Comic pusher: Tha Funky Worm


Intern Sam Devine slips between the photocopied covers ....

Down by Union Square tourists clog the streets like automatons bent on material satisfaction. You can almost hear their thoughts humming beneath their skulls like the cable car cord beneath the road.

“mmm…Neiman Marcus…bzzit…shoe sale… must…buy…”

What you can hear – all too often – are the guys who ask for change:
“Spare change?” “Help the homeless, tonight!” “Street Sheet, Street Sheet.” “Would you like to buy a comic book, sir?”

Wait: what?


Thom creates beautiful art, as honest and brutal as the life he leads. You can find him pushing his photocopied mini-comics next to the Street Sheet sellers on O’Farrell and Powell. If he sounds familiar, you probably used to see him at 16th and Valencia hawking “Mission Mini-Comix.”

I picked up three of his little books the other week on St. Patty’s day: Burritos are the Best, The Sun Also Sets, and Tha Funky Worm – “You know,” said Thom in his West Coast stoner drawl, surrounded by the green, white and orange mayhem of the afternoon. “Like that Ohio Players cut.”

Tha Funky Worm seems to be his newest, and wackiest book. Whilst reading it, one learns of the little-known fact that the artichoke was actually invented by George Washington in a lab in Fresno during 1992. He set his creation free with only bus fare and the command to spread hope. When the artichoke was boiled and eaten only days later, Washington shed a single tear. Who knew?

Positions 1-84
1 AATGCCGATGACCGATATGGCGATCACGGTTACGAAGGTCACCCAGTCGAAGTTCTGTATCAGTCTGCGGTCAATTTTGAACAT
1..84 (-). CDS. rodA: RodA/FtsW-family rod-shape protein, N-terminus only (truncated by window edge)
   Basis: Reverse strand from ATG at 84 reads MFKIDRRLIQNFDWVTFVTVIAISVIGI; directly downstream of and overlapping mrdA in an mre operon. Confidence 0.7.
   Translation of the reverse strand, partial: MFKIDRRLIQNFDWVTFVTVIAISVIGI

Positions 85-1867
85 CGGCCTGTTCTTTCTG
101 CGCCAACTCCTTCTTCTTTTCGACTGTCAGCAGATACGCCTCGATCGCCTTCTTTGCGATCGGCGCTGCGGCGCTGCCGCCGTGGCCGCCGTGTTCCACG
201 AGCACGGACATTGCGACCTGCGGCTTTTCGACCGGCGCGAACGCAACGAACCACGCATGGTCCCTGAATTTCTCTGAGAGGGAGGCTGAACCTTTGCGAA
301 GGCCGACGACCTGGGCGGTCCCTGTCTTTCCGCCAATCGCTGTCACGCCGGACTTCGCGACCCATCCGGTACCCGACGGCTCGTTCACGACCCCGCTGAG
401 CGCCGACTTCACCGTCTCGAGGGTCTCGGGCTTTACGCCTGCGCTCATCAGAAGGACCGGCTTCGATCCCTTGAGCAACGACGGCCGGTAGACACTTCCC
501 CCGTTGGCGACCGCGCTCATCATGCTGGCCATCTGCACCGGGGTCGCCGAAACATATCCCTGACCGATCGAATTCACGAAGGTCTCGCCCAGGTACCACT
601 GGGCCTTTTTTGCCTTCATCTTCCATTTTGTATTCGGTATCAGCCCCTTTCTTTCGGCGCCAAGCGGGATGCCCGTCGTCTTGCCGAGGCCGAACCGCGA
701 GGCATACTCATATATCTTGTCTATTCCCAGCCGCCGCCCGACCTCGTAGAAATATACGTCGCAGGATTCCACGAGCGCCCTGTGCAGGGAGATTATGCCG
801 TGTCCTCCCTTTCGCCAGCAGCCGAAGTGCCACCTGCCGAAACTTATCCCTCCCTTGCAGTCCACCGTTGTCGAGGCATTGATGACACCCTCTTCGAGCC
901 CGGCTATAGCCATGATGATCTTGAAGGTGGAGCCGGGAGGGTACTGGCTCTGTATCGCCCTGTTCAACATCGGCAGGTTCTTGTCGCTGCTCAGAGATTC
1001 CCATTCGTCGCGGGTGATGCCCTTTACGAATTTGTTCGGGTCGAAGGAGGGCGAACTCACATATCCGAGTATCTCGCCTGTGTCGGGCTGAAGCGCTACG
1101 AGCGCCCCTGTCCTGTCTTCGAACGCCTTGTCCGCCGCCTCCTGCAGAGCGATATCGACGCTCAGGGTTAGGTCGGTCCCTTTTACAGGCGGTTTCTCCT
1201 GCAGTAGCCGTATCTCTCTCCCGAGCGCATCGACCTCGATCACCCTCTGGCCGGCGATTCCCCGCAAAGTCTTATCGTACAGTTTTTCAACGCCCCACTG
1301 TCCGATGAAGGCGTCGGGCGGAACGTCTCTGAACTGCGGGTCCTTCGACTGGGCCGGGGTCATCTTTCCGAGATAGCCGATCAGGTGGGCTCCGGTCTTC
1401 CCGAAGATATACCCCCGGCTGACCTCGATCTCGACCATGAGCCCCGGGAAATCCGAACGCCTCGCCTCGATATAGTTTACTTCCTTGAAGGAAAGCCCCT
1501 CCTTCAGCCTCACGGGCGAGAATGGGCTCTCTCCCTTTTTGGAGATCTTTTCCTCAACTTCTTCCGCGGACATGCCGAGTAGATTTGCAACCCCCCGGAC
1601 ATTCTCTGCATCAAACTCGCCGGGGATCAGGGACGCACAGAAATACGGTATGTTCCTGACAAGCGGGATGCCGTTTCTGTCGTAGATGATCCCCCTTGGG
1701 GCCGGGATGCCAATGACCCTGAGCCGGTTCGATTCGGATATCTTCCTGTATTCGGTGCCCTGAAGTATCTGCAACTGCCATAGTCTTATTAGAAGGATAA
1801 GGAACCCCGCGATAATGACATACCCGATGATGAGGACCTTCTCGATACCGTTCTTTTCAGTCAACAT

Thom’s (he insists his name should be spelled this way – still short for Thomas) books are filled with absurdity like this. There’s also plenty of blasphemy (“The truth behind the death of Jesus,” reads one panel in Burritos are the Best, “is that he table-scored a burrito that turned out to be Suge Knight’s unfinished lunch.”), poignant insight, humor, and street smarts. He often takes time to glorify the City, the place he loves to hate.

While his black and white drawings are often crude, they never fail to get the message across. And his books – like anything worth the price of admission – are somehow more than the sum of their parts – although certainly not for the faint of heart.

Just imagine the reaction of the automatons when they read: “While you rush home to watch ‘Friends’, I starve in the cold.”

Got to love an artist that continually assaults his own audience.